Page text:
Even if you choose not to open the health savings account along with the HSA qualified health insurance plan (only about half of Insurance Shoppers clients in Colorado do), the benefit is that you are only paying premiums to the insurance company to just insure large claims after your chosen deductible (the definition of insurance) and maybe cover some preventive care before the deductible and not paying to have copays on doctors visits or prescription drugs (which is a waste of money).

Q: Can I get an HSA qualified plan that has copays for doctors visits or Rx?

A: No. To be HSA qualified, a plan cannot have copays for doctors visits or prescription drugs. However, preventive coverage is allowed to be covered before the deductible.

Q: I have a high deductible plan right now that doesn’t cover doctors visits or Rx, can I setup an HSA?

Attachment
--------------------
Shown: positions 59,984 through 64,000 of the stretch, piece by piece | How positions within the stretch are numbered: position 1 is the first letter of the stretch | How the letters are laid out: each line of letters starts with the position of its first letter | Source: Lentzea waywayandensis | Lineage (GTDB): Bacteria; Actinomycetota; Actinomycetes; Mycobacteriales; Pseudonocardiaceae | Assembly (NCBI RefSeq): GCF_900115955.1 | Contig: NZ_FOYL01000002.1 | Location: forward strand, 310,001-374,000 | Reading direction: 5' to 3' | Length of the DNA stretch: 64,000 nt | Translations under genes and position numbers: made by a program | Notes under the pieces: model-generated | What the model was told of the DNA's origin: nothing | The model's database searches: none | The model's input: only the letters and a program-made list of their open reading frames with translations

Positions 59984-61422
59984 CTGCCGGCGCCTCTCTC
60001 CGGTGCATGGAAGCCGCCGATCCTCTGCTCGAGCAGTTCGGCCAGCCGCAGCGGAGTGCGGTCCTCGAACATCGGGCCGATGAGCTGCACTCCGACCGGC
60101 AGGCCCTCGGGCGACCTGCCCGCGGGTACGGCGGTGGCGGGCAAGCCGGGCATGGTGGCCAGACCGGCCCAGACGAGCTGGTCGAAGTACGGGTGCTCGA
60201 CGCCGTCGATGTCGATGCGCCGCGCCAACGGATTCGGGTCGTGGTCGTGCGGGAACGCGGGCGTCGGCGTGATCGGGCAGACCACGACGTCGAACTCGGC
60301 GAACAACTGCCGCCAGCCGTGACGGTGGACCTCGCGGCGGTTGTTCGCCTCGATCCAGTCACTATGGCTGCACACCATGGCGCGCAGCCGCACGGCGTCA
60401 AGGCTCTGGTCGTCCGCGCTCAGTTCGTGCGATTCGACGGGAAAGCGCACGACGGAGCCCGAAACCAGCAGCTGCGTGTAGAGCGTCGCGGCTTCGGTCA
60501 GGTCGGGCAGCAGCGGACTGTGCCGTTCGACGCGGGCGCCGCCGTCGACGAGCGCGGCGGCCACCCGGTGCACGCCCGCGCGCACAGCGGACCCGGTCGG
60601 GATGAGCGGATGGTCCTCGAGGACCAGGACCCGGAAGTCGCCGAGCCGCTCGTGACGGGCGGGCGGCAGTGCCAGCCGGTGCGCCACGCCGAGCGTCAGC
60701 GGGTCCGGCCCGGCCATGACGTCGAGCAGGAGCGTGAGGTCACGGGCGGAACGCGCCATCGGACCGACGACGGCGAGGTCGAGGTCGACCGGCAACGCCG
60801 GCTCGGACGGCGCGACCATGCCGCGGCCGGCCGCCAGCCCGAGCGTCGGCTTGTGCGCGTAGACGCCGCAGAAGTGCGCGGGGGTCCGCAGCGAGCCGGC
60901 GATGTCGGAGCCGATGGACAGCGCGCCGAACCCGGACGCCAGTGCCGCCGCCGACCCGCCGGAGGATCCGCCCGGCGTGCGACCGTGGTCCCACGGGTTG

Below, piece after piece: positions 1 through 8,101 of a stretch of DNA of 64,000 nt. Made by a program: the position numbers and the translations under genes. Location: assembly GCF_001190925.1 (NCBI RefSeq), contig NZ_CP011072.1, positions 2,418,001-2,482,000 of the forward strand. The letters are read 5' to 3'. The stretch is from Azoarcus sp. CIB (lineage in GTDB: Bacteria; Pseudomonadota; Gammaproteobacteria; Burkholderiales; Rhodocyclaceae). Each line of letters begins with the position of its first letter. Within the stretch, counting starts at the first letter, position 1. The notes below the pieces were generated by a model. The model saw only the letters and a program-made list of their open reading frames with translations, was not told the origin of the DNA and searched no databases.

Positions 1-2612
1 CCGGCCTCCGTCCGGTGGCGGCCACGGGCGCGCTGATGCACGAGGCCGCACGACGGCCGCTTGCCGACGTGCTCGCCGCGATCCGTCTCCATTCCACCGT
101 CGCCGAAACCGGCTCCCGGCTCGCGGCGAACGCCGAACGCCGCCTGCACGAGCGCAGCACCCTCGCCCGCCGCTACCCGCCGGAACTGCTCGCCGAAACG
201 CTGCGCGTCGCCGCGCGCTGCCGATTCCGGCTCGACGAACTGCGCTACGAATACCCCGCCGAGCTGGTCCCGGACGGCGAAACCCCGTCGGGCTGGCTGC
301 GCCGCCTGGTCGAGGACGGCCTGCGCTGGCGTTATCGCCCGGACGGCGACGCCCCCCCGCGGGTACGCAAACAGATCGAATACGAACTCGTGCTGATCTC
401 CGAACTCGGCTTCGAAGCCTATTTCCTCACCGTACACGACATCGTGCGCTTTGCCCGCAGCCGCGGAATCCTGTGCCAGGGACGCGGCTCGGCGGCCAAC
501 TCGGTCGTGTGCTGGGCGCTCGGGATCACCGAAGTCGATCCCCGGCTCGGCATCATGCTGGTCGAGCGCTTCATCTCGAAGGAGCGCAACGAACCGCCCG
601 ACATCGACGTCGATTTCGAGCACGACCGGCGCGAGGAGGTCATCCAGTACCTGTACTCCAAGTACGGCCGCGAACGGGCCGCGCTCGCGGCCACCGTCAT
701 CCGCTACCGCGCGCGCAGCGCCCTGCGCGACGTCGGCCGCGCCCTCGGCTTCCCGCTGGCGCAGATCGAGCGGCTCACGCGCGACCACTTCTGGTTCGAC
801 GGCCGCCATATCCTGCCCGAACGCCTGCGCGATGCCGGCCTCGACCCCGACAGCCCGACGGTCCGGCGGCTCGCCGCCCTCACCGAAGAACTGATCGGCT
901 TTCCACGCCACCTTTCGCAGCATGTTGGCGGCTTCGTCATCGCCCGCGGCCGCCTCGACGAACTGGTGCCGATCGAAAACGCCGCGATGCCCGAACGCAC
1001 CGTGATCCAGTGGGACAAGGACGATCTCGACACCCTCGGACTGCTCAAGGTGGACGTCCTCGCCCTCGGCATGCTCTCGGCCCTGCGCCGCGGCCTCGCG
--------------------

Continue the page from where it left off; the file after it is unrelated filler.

A: Not always. If you don’t see “Qualifying High Deductible Health Plan” or something that mentions IRC Section 223 on the declaration page of your policy, your plan is probably not HSA qualified. There are a lot of high deductible plans without copays that aren’t HSA qualified. To be HSA qualified (in 2008), a plan must have a minimum deductible of $1,100 for individuals and $2,200 for family coverage. For families, the deductibles are per family and not per person. The maximum out-of-pocket (including deductibles and coinsurance) is $5,600 for individuals and $11,200 for families. To find out if your current plan is HSA qualified, contact us if you are a Colorado resident to have us review it further.